• Hexapod Chassis Kit ROB-11497, is a very interested design to me. I’m a PhD. Student of control engineering working on robot navigation. Can you pls. Work with me for the success of my research?

    Kindly give me the clue my email is mmjibrin@yahoo.com

    Engr. MUSA, Muazu Jibrin

  • Does anyone have a wiring schematic? And what is being used as the power supply?

    • If you are using the sample code then you will see in the code it tells you what servo connects to what pin of the Spider controller. E.G.

      sv[0].attach(29,800,2200); // knee1

      This means you need to attach the servo for knee 1 to pin 29. Learn more about the Arduino servo command here: http://www.arduino.cc/en/Reference/Servo

      If you are using a Spider controller then it can work with any voltage from 7V to 30V as long as you battery and wires can supply at least 3A (NiMh and LiPo batteries are best).

  • Someone please respond, What is the range of this controller? Can I use a X-bee transceiver or something to control the chassis using a computer or a laptop? What is the board that is used in this product and what language is used to program it? How much weight can this product bare. Can It be used to climb small obstacles in its path?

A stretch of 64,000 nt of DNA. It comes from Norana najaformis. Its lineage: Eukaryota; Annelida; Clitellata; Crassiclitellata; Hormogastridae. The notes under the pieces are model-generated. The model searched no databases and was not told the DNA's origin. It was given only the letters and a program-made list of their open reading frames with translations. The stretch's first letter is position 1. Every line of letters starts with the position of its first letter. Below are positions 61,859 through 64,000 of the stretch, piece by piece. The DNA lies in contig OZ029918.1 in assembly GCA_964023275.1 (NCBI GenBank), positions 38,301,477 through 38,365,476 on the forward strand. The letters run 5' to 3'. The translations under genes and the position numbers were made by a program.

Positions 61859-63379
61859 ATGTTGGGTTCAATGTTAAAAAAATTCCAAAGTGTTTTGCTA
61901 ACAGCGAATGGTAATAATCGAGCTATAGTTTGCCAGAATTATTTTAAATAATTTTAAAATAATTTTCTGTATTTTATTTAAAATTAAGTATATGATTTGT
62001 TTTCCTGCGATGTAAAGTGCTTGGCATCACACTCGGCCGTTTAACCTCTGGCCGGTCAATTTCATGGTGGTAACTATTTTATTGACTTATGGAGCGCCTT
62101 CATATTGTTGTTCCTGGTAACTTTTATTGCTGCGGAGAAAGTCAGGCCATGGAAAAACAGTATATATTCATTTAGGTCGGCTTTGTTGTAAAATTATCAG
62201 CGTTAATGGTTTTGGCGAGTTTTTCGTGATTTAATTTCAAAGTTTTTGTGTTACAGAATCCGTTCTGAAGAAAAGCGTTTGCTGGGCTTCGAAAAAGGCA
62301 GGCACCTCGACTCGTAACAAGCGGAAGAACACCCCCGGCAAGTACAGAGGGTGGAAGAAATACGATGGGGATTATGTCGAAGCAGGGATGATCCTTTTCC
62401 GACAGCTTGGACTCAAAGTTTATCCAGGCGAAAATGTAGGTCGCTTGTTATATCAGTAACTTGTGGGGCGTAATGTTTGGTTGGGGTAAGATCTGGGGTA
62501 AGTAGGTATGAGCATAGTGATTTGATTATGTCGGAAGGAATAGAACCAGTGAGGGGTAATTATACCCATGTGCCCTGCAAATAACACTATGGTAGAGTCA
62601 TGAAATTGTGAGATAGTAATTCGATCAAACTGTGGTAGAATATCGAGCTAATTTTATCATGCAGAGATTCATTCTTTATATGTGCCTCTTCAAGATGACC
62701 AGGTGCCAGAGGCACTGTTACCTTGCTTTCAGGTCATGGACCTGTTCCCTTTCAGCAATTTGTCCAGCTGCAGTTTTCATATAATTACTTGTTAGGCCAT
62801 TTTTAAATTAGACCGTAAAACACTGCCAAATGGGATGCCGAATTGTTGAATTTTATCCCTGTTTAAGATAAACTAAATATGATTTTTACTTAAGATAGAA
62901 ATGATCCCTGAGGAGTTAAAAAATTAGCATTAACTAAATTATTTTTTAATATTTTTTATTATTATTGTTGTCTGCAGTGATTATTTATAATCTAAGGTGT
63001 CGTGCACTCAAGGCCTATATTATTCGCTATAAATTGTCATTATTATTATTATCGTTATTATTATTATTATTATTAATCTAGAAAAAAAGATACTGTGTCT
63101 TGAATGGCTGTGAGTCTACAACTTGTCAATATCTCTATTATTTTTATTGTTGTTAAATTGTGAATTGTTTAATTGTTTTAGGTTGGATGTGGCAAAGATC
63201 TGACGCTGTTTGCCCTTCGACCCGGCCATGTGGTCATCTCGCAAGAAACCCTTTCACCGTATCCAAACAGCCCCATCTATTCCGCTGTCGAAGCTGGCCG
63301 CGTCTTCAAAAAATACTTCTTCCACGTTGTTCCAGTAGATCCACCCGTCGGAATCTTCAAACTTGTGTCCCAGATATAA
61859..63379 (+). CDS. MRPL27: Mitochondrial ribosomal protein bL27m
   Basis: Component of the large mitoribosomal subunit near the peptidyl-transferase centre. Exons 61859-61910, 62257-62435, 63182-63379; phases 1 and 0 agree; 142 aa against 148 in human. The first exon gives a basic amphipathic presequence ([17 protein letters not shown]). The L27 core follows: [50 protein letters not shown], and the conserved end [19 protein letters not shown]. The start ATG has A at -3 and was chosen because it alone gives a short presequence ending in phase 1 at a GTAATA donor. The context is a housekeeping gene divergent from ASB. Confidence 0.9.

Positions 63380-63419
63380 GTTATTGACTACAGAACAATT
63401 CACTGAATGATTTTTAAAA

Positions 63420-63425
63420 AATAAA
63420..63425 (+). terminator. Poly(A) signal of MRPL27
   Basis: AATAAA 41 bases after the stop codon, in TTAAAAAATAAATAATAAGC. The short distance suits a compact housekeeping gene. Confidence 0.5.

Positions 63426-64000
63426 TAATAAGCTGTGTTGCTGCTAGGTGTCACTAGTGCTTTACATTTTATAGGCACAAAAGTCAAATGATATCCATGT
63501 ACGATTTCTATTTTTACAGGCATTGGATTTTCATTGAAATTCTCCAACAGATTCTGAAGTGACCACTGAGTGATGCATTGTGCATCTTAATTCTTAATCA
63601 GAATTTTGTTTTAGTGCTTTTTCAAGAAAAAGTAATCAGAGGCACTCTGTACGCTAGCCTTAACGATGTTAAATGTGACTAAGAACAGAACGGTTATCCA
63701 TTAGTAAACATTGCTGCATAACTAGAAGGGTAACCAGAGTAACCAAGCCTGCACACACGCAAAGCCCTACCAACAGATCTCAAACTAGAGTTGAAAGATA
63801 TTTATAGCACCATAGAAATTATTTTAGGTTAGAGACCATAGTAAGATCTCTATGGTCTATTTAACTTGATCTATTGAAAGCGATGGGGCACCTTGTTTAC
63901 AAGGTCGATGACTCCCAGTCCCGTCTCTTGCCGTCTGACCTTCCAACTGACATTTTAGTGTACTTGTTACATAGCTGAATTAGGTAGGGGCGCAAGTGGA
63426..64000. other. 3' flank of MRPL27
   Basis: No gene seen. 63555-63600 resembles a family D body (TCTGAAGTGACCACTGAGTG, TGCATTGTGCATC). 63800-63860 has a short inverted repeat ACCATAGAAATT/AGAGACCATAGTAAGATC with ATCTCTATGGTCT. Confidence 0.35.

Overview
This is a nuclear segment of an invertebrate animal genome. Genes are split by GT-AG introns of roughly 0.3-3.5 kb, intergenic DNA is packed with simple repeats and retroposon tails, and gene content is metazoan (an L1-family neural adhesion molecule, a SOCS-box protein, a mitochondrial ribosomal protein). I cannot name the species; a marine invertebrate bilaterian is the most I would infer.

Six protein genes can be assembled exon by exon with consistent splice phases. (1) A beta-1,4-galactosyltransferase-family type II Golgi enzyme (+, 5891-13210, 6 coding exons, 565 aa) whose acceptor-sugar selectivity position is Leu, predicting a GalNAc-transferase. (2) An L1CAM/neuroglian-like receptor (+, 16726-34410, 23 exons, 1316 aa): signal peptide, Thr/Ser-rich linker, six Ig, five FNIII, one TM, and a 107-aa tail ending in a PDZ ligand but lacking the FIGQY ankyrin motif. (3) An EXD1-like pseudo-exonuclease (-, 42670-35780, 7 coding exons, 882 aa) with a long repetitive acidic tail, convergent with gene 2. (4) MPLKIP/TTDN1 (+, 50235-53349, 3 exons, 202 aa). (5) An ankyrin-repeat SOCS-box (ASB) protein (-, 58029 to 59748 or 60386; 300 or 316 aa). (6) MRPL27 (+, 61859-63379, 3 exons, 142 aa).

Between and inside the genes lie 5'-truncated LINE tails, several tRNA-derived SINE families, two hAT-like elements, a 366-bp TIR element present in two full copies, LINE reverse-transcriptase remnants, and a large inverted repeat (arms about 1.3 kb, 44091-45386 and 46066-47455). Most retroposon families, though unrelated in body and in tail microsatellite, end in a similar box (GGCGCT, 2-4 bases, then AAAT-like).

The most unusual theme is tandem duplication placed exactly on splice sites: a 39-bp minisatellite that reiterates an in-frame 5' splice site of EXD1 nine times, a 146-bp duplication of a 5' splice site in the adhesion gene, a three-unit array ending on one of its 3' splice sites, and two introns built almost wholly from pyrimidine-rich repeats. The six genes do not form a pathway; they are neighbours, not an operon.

• Refer to OddBots post just a couple posts above this one. It uses an IR receiver. So your range is line of site basically. But I’m sure you could add an Xbee or other transiver to it if you wanted.

  • What is the board that is used in this product and what language is used to program it? How much weight can this product bare. Can It be used to climb small obstacles in its path?

  • Can we get some dimensions for the servos, please?

  • In the video, Robert uses Spider controller sample code to control the Hexapod with an IR remote. What additional components would I need to order to do this?

    • The original sample code just uses an IR receiver plugged directly into the spider controller with pin 10 used as the signal pin, pin 11 supplying GND and pin 12 supplying +5V.